Friday Cephalopod: Since I’m heading to the Pacific Northwest tomorrow…

Enteroctopus dofleini, the giant Pacific octopus

Figure from Cephalopods: A World Guide (amzn/b&n/abe/pwll), by Mark Norman.


  1. Eric TF Bat says

    Was having a discussion about optic nerves yesterday, and I thought of you. Why? Because I mentioned how the idiotic placement of the human optic nerve is one demonstration of the stupidity of the human race’s so-called Intelligent Designer, and my cow-orker mentioned that octopuses don’t have this problem, and therefore have much less flawed eyesight. I figure you know all this far better than I do, but I thought you’d like to know you’re water-cooler conversation all around the world…

  2. Paguroidea says

    I can see why they call it giant. It is nice to see the diver in comparison.

  3. says

    While you’re in Seattle, make sure you are at the aquaruim in time for the feeding of these magnificent beasties (and the wolf eel!). Unfortunately, they don’t just throw a small child in, like some of us would like, but it’s fun to watch nonetheless.


  4. Peter Ashby says

    Speaking of feeding aquarium confined cephalopods: where I grew up in southern New Zealand the university has a marine research lab with a small public aquarium display attached. In a big corner tank they had a common octopus of the sort that lived in the harbour. We went to visit one day the grad student who was on ‘duty’ told us they had come in that morning to find that all the crabs that they kept in a tank on the other side of the room from the octopus were gone. There was a trail of water from the octopus tank across the concrete floor and up the side of the crab tank. Turned out the lid of the octopus tank had not been properly secured.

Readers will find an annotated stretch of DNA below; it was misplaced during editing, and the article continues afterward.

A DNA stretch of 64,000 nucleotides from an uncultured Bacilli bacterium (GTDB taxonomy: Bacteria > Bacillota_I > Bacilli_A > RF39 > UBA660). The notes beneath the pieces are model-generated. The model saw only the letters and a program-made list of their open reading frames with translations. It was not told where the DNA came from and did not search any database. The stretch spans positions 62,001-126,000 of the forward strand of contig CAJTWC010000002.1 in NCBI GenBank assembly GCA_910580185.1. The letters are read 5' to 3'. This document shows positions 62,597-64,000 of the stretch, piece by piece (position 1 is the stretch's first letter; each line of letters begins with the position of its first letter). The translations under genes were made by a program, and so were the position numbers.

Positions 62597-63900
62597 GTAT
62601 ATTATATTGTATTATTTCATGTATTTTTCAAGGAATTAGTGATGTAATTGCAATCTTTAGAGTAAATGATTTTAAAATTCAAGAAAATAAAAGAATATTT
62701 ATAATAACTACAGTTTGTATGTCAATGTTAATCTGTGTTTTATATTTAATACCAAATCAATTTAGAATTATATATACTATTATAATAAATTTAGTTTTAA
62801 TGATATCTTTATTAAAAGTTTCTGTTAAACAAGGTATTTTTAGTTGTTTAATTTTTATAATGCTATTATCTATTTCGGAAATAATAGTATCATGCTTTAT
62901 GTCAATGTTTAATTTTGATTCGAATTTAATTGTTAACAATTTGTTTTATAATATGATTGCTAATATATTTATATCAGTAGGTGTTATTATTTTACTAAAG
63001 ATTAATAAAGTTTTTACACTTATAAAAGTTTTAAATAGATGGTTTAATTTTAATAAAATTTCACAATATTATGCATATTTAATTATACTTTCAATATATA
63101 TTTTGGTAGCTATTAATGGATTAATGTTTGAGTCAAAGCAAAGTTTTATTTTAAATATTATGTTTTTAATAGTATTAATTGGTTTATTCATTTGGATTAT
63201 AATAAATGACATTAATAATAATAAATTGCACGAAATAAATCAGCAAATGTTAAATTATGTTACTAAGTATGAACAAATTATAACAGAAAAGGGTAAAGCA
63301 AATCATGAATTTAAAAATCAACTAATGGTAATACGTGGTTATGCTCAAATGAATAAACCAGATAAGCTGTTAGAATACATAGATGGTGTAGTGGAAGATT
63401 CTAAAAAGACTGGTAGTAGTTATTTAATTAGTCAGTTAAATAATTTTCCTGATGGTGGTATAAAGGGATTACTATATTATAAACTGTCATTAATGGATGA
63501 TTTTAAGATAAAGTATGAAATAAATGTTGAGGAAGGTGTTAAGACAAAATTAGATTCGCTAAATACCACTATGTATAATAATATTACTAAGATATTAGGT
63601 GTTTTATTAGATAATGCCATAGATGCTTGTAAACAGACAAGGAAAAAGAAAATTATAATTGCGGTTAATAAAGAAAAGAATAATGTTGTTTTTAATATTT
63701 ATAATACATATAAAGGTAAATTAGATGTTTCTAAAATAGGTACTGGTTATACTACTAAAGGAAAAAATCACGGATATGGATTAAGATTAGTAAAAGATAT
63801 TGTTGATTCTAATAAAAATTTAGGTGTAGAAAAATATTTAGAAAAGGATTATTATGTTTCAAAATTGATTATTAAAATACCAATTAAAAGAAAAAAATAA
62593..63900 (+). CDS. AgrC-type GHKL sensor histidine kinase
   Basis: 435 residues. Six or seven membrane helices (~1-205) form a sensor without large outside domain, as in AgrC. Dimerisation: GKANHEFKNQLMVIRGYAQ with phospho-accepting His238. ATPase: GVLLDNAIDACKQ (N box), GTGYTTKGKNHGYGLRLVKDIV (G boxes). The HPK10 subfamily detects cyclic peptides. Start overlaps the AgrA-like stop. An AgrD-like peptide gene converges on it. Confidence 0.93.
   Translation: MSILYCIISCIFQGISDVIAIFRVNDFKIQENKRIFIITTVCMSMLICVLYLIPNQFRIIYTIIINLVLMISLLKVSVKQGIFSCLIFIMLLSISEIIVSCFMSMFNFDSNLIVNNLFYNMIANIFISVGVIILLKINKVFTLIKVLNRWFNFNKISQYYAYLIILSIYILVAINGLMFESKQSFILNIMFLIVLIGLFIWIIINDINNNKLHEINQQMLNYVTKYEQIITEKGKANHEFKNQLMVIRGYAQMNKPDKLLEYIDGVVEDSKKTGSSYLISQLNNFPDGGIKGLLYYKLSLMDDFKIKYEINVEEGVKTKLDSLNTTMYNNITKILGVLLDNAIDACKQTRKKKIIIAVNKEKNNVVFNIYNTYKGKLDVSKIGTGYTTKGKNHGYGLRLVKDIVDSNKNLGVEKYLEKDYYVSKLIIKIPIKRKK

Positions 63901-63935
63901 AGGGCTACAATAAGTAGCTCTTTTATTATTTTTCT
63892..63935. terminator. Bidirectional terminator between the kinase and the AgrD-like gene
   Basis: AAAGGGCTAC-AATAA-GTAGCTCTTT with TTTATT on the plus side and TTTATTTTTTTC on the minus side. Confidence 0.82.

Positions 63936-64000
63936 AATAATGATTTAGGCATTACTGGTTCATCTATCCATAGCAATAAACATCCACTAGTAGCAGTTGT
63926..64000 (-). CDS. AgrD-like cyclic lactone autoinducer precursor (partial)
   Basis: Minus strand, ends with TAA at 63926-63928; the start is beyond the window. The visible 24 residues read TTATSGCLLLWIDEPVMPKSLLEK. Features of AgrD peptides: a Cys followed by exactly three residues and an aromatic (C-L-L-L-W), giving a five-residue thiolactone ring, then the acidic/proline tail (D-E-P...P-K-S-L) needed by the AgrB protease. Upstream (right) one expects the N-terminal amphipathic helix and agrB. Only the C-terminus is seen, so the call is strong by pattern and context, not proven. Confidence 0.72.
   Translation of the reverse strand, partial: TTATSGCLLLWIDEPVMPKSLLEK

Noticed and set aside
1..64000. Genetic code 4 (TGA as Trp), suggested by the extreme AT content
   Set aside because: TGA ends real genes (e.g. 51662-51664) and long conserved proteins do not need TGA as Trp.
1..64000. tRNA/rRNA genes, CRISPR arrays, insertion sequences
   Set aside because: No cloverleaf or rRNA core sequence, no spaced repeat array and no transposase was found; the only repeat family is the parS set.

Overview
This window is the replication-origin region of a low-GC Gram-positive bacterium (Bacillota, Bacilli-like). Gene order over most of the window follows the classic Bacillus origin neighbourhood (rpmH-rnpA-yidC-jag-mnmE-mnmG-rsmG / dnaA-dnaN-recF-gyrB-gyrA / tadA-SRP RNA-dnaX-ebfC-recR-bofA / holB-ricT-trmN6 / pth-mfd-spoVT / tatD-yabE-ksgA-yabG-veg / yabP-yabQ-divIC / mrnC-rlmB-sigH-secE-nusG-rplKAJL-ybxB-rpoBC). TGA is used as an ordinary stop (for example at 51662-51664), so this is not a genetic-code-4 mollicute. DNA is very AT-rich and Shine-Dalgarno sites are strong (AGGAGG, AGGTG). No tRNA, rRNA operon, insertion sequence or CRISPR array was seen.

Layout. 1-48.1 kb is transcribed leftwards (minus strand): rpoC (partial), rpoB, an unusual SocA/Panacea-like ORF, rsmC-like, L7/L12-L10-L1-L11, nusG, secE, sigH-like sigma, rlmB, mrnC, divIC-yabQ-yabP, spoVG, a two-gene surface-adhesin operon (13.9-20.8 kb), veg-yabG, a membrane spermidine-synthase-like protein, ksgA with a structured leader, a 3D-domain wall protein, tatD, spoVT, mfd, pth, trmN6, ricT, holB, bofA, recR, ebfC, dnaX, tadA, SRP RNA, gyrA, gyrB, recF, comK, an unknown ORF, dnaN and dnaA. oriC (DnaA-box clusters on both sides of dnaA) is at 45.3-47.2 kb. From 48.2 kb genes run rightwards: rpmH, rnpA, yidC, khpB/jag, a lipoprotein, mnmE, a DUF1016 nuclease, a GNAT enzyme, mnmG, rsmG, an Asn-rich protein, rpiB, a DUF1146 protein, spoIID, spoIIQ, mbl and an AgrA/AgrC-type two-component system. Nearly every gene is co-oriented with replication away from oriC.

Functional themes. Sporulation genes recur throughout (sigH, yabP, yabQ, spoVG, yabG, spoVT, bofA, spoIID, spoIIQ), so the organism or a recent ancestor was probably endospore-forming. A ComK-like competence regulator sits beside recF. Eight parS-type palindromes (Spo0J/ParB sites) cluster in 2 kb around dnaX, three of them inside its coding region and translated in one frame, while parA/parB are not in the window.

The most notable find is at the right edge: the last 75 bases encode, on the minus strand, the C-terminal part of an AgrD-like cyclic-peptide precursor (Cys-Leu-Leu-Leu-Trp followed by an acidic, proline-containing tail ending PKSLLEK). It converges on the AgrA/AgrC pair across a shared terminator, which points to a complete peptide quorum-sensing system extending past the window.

To link this to another post this tells you both that octopus have good eyesight and that they are able to plan. It also tells you that either this octopus noticed its tank wasn’t secured or it spent every evening testing the lid… Oh and it also knew where home was, ahh.

    I have also used the point about wanting eyes like cephalopods to the creationist inclined. Its worse than just having the wiring run at the front, the whole retina is back to front in vertebrates. First to get struck by light are the blood vessels that supply the retina, you can see these as shadows if someone shines a small torch into your eye from an angle. Then comes the ganglion cells that do the initial processing and only then do you get to the photoreceptors, except they face the back, we have to have a reflective layer to bounce those pesky photons into the right place. It is clearly a cludge, some useful mutation was fixed in a lineage that had things inverted and it was more useful than the inversion was a problem and it became one of those things where the jump in morphospace to a cephalopod retina gets wider and wider as time goes on.